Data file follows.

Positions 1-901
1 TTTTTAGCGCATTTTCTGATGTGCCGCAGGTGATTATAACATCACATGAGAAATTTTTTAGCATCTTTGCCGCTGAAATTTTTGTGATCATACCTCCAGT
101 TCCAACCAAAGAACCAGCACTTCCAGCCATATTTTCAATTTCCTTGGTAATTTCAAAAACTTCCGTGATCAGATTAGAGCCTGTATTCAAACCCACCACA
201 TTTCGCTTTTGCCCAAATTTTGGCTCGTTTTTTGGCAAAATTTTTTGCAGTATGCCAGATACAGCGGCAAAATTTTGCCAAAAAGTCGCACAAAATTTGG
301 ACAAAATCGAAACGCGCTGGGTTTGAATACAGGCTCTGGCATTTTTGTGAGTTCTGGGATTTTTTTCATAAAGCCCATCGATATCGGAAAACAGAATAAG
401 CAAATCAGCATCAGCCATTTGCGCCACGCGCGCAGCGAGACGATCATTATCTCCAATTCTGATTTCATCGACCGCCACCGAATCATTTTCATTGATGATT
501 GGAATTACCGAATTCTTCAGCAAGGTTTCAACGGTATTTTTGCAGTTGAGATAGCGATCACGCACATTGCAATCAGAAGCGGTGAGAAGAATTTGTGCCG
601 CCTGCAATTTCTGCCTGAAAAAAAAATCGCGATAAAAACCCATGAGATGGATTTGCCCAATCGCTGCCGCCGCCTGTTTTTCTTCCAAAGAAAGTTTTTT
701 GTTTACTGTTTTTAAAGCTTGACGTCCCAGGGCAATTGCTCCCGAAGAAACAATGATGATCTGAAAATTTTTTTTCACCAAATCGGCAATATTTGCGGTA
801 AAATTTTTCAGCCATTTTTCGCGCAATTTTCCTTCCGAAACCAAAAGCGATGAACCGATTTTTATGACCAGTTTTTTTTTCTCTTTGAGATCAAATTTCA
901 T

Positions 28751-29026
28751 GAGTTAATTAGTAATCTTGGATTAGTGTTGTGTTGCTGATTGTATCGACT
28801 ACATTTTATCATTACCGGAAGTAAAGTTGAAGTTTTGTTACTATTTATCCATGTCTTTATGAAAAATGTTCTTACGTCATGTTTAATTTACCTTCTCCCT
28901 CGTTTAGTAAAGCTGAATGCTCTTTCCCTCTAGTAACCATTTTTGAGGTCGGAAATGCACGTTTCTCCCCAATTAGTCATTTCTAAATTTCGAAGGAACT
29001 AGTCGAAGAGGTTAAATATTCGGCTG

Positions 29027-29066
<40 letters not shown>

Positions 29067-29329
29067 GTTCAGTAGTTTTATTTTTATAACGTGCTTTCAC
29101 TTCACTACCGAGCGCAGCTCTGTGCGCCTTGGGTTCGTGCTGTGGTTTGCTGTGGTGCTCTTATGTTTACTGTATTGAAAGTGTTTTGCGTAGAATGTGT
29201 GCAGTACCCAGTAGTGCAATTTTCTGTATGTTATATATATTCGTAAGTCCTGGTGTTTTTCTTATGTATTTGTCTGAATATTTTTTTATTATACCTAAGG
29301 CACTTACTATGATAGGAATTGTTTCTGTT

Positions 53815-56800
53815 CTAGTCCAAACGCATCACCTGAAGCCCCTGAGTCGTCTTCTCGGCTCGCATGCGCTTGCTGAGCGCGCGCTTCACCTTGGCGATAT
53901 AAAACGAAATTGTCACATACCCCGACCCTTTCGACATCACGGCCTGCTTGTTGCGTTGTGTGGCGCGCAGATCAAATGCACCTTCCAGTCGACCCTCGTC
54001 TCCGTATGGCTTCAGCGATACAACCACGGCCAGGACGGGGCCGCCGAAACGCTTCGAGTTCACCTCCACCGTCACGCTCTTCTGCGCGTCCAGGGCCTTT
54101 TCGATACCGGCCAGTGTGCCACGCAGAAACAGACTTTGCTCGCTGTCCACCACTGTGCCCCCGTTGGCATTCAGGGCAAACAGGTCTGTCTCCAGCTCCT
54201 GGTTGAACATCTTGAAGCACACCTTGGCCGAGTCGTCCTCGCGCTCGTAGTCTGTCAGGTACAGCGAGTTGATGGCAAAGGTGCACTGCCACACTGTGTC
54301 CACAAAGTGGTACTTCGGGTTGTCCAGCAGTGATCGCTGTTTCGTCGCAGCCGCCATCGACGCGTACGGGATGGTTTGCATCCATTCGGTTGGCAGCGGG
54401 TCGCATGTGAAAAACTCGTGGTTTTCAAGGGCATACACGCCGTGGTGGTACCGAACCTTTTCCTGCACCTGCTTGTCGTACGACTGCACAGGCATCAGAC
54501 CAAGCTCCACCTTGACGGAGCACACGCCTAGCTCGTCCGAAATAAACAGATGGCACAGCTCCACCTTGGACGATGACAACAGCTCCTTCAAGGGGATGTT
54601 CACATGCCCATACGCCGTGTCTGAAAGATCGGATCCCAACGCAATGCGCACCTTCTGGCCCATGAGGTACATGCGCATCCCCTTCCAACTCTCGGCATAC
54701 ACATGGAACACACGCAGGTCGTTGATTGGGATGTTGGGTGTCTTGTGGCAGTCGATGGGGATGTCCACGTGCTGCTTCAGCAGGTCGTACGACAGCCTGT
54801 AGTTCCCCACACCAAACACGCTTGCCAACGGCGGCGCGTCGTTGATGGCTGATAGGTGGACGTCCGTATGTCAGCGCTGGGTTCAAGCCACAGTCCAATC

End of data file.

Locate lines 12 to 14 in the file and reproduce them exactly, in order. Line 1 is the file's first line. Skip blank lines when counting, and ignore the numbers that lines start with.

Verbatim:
Positions 28751-29026
28751 GAGTTAATTAGTAATCTTGGATTAGTGTTGTGTTGCTGATTGTATCGACT
28801 ACATTTTATCATTACCGGAAGTAAAGTTGAAGTTTTGTTACTATTTATCCATGTCTTTATGAAAAATGTTCTTACGTCATGTTTAATTTACCTTCTCCCT